It takes only a scroll through the comments on the site to see that Quentin Goodin has his detractors. He’s “having a horrific year,” or it’s his shot selection, or he isn’t passing well enough, and so on and so on. A venture into Twitter isn’t recommended for anyone fond of Q and would presumably be traumatic for his family members. Not since Dee Davis has a player drawn so much attention, and ire, from the fanbase almost regardless of the game.
There’s nothing wrong with critiquing performance as a fan, it’s part of the game. The question becomes whether Q deserves the vitriol. Increasingly this year, it’s appearing that the answer is no. Goodin is averaging 8.1/2.7/4.0 on .381/.348/.600 shooting. Despite the online impression that Xavier’s point guard has cratered, those numbers are eerily similar to Q’s career averages of 8.1/2.7/4.3 on .388/.299/.676 shooting.
So what made everyone #madonline? There’s no denying that Goodin got off to an awful start this season. Through the UConn game his numbers were, quite frankly, appalling. 4.8/1.7/3.0 on .278/.250/.444 shooting. In that span he was shooting 2.7 threes per game and taking six shots overall. In the 28 minutes per game that he was playing, he was just bad.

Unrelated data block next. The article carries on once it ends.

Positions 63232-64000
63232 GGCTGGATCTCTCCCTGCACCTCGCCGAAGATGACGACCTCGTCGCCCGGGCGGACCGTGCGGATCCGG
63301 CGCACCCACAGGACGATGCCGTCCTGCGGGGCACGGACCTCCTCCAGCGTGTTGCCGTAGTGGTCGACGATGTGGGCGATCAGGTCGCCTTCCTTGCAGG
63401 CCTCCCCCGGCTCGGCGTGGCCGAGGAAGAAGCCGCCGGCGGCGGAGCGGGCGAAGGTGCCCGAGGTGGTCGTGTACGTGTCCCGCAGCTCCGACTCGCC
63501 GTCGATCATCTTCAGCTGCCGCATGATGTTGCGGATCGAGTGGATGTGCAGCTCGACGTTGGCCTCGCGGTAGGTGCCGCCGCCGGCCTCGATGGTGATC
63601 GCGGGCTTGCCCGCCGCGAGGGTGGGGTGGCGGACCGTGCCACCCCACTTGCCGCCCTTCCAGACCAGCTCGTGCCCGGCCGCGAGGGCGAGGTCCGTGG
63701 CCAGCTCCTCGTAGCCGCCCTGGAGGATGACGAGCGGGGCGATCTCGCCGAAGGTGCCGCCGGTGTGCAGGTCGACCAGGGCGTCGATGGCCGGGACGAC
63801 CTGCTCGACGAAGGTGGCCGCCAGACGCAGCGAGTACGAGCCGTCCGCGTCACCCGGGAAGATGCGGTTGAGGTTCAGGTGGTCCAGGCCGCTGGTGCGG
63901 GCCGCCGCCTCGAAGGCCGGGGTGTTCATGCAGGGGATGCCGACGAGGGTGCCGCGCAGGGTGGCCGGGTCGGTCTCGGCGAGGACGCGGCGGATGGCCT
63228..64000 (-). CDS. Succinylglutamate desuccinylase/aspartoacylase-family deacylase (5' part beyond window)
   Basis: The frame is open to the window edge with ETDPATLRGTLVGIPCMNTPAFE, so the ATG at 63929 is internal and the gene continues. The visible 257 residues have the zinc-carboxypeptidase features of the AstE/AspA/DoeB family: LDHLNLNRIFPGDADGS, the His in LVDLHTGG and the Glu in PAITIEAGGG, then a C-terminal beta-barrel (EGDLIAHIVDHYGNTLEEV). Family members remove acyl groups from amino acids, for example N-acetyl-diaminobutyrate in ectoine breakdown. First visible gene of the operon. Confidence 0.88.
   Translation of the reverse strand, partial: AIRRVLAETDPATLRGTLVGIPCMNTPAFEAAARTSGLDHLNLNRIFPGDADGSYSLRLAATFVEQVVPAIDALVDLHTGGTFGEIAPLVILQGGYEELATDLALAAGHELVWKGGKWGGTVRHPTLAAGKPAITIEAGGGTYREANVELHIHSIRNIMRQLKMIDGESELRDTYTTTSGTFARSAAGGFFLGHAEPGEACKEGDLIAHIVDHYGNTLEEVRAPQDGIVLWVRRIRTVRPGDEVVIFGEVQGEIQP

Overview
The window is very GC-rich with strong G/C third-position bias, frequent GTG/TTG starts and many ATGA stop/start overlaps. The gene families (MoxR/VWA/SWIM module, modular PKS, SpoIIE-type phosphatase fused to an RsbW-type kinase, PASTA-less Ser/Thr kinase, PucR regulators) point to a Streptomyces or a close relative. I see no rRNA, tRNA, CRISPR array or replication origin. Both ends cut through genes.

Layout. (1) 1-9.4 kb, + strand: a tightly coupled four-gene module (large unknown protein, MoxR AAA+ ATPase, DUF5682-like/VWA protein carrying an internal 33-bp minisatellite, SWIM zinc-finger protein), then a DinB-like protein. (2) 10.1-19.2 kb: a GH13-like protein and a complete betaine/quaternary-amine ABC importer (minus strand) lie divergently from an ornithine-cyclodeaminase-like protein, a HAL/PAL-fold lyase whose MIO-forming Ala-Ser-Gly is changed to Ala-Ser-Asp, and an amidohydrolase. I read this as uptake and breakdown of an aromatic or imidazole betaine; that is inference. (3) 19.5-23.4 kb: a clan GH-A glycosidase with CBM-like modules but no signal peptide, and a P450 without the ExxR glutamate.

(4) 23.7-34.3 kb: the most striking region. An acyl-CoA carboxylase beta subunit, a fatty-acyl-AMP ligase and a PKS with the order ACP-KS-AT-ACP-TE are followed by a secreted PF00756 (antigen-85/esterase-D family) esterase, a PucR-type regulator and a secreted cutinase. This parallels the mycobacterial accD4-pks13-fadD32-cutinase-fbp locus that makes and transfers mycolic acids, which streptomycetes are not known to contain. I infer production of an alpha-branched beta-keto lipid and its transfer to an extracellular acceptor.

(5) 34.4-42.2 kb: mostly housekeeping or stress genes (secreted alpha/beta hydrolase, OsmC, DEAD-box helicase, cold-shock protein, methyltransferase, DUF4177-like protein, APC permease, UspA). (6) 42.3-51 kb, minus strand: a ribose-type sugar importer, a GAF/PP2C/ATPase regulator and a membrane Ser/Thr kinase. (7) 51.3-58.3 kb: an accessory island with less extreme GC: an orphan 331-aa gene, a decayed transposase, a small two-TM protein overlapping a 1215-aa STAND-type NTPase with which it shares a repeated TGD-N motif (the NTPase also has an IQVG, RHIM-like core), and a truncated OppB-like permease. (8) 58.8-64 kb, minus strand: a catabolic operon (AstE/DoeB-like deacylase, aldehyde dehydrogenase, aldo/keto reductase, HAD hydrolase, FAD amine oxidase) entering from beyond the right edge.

After that, Q almost flipped a switch. After the UConn game, Q made a couple of adjustments. For one, he started shooting the ball more, not less. From six shots a game, Goodin has been taking nearly nine per game in five more minutes per game. That increase in shot frequency has not come with an increase in three point attempts, that number has stayed essentially the same. That speaks of Goodin getting to the rim more and, more importantly, actually finishing once he gets there. Inside the arc Q is finishing at a 45.7% rate, up from 31.3%
The raw numbers since UConn are those of an above average point guard. (It’s worth noting here that it has been seven game, more than half the season, of this). Q is averaging 10.9/3.6/4.9 on an excellent shooting line of .443/.423/.688. Turnovers are basically the same despite an increase in minutes and his defensive rating has held firm.
So what has changed? For starters, Q is getting into better positions. Tyrique Jones, Zach Freemantle, and Jason Carter have been able to find the guard lurking on the backside of the defense as teams collapse on the post. Jones own effectiveness inside is part of the reason that Goodin has more space, as is Xavier’s overall increase in shooting in the ball. Paul Scruggs is shooting 33% behind the arc, as is Bryce Moore. Jason Carter is shooting 30%, and KyKy Tandy is right there with him. Q leads the team overall at 34.8%, but as the rest of the team slowly climbs toward mediocrity, space opens.
As of right now Xavier has a point guard capable of taking this collection of talent a long way. It’s not reasonable to assume Q will keep shooting 42% behind the arc, but he’s demonstrated before that he can shoot the ball well for long stretches. If he remains a threat from there and keeps finishing inside, he’s a legitimate scoring option. Against TCU Q set a second half of the season high with three turnovers, but more than compensated with 11 assists. He can do that, and if he can do that, Xavier can keep winning big games.